Electrically Driven Locomotives In 1/480th Scale*

[ Index | A.A.Sherwood | Standard Gauge | Narrow Gauge |  Live Steam | 1/480th Scale ]

Written & Illustrated By A. A. Sherwood

*And More Pictures Of 1/240th Scale Live Steam Locomotives

Comparisons in size can be made from these three locos. The G.N.R. 0-6-2 Tank is to 1/480th scale the 'Crab' and Brighton Mogul are 1/240th.

A layout (Model Railway News, June '68 p. 292) made about eight years ago in 1/240 scale (slightly smaller than the recently introduced Z gauge) by the author has been shown in operation at exhibitions every year since construction started. Another effort, this time narrow gauge (2ft 6ins) was described in the Model Railway News, Oct. '69 p. 482. In these sizes it was found that an approach to design radically different from that in larger scales is essential for satisfactory performance. The model must be made as heavy as possible to obtain good electrical contact and adhesion weight for traction; consequently only a minimum of plastic is used where essential for insulation. All the available space is filled with solid metal (mainly brass) and the front of the boiler contains a tungsten (nearly 2.4 times as dense as brass) plug. Laminations were found to be unnecessary for the armature core; the solid core shown in Fig. 1 can be made very compact as the coils do not project beyond the ends of the pole pieces, and there are no sharp edges on the core requiring thick space wasting insulation. To obtain smooth performance at respectable scale speeds a large reduction ratio is desirable. This requires very fine pitch worms and precise mesh with the worm wheel. The commonly used system of gearing between driving axles (which avoids the problem of functional coupling rods) reduces the weight since it involves cut-outs in the frames to make room for the gears. In these models the frames are solid blocks, and the coupling rods have to be fitted with precision to avoid binding at dead centres. In the step down to 1/480 scale all these problems are accentuated, and a great deal of experimental work had to be done before a successfully operating model was produced.

Problems of Manufacture

In commercial production manufacture of items is facilitated by dies, jigs, special tools, etc. most of which are very elaborate and time consuming to make and only justified when components are to be made by the thousands. For one off production, only the simplest of dies and jigs are worth considering. The drivers have the internal form (spokes, crank pin and axle bosses, etc.) produced by cold pressing mainly because, in this case, it is much quicker to make a steel die than to machine even one wheel from the solid; furthermore, after pressing, the die can be used to locate each wheel blank for the subsequent turning operations on the treads and flanges. it takes about six anneals to sink the die fully into the nickel silver wheel blank. The insulated wheels are made by turning off the rim, and then attaching a new rim with mica washer insulation (see Fig. 3). The cross-hatched spaces in the figure are filled with Araldite.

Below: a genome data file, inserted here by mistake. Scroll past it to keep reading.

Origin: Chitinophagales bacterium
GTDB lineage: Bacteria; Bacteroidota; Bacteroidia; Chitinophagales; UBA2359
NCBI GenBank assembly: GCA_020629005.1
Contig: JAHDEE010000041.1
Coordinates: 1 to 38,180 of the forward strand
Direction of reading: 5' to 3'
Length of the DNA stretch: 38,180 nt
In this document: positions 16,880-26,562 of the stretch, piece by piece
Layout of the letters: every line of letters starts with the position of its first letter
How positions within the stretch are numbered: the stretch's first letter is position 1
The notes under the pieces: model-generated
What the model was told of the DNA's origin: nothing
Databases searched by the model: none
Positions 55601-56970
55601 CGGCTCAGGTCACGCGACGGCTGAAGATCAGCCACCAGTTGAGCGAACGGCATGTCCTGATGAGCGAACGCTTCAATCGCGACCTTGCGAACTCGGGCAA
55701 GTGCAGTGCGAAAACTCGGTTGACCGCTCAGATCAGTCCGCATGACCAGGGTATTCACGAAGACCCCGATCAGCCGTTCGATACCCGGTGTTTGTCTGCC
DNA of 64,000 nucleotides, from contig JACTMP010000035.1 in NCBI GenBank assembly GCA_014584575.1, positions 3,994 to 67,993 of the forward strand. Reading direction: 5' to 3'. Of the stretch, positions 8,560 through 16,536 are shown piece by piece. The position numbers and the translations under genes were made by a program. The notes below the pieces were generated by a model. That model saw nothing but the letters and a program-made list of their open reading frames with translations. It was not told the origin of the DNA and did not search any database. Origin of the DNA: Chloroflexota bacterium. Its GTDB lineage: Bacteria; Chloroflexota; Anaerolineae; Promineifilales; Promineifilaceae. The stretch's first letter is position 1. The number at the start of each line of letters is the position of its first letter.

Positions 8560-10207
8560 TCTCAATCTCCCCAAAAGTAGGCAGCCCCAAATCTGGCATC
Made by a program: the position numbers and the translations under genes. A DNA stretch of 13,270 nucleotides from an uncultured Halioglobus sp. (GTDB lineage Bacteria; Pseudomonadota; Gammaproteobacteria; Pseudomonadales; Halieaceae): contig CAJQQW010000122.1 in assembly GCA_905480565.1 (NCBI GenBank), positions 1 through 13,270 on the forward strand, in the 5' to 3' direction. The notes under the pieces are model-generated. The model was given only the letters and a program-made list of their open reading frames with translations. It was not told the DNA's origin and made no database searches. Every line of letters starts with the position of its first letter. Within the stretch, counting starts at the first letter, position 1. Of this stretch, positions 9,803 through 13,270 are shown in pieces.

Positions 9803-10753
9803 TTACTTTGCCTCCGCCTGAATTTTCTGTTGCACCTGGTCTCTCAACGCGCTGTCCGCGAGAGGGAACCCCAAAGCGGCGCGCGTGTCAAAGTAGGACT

The worm and worm wheel drives require high precision to give smooth motion at slow speed. The worms are thread milled (which is the only practical solution with such small core diameters), integral with the armature shafts. The worm and each end pivot are hardened and tempered; the rest of the shaft is left soft so that the inevitable distortion due to heat treatment can be at least partially corrected by bending. The worm wheels are bronze, the teeth are roughed out and then finished with the blank freely rotating on its own bore against a bobbing cutter.

The armature cores (see Fig. 1) are machined from hexagon bar to simplify indexing. The piece is held in a special chuck (see Fig. 5) so that each coil axis is centred in the lathe. The outer diameter is machined later, leaving a few thou. for final cleaning up after it has been pressed on to the armature shaft. Concentricity of this surface with the pivots is very important if the smallest practical air gap in the armature tunnel is to be obtained; this of course improves the power of the motor.

The valve gear on the 'Pacific' presented many problems. The return cranks were made integral with the crank pins; consequently some "fiddling" was necessary to ensure that, when screwed tight into the wheels, the return crank pointed roughly in the right direction. The expansion link axis was moved slightly to the rear of the position on the prototype so that the link could be supported on a long bearing between the first and second drivers. The link pivot is threaded and rotates in a long "nut", thus avoiding the need for providing any other means of preventing axial movement— except, of course the few thou. due to the oscillation of the link, which is quite unnoticeable in action. The union link is a J-shaped piece of wire with the long leg threaded for screwing it into the cross head as the wrist pin; the short leg engages the lower end of the combination lever.


The track for these models n ads to be laid accurately since the wheel flanges are only 0.01in. deep. The easiest solution to this problem is to make a circular track by cementing two nickel silver rings into turned grooves in an insulating baseboard with Araldite. After the adhesive has set the rails (initially over sized) can be turned in the lathe to a high degree of precision, and it is easy to give about 0.006in. super-elevation to the outer rail. The 0-6-2 has not been tried for haulage capacity, but the 'Pacific' has managed a train of seven bogie coaches with a clean dry track and clean coach bearings. Even though the track (12ins dia.) is provided with a perspex cover, muck still seems to get in and that is the major problem in running these models. It is usually necessary to inspect the model with an eyeglass when it won't go and remove fibrous fluff with tweezers. The favourite place for lodgement of this foreign matter is between the wheels and the pick-up brushes.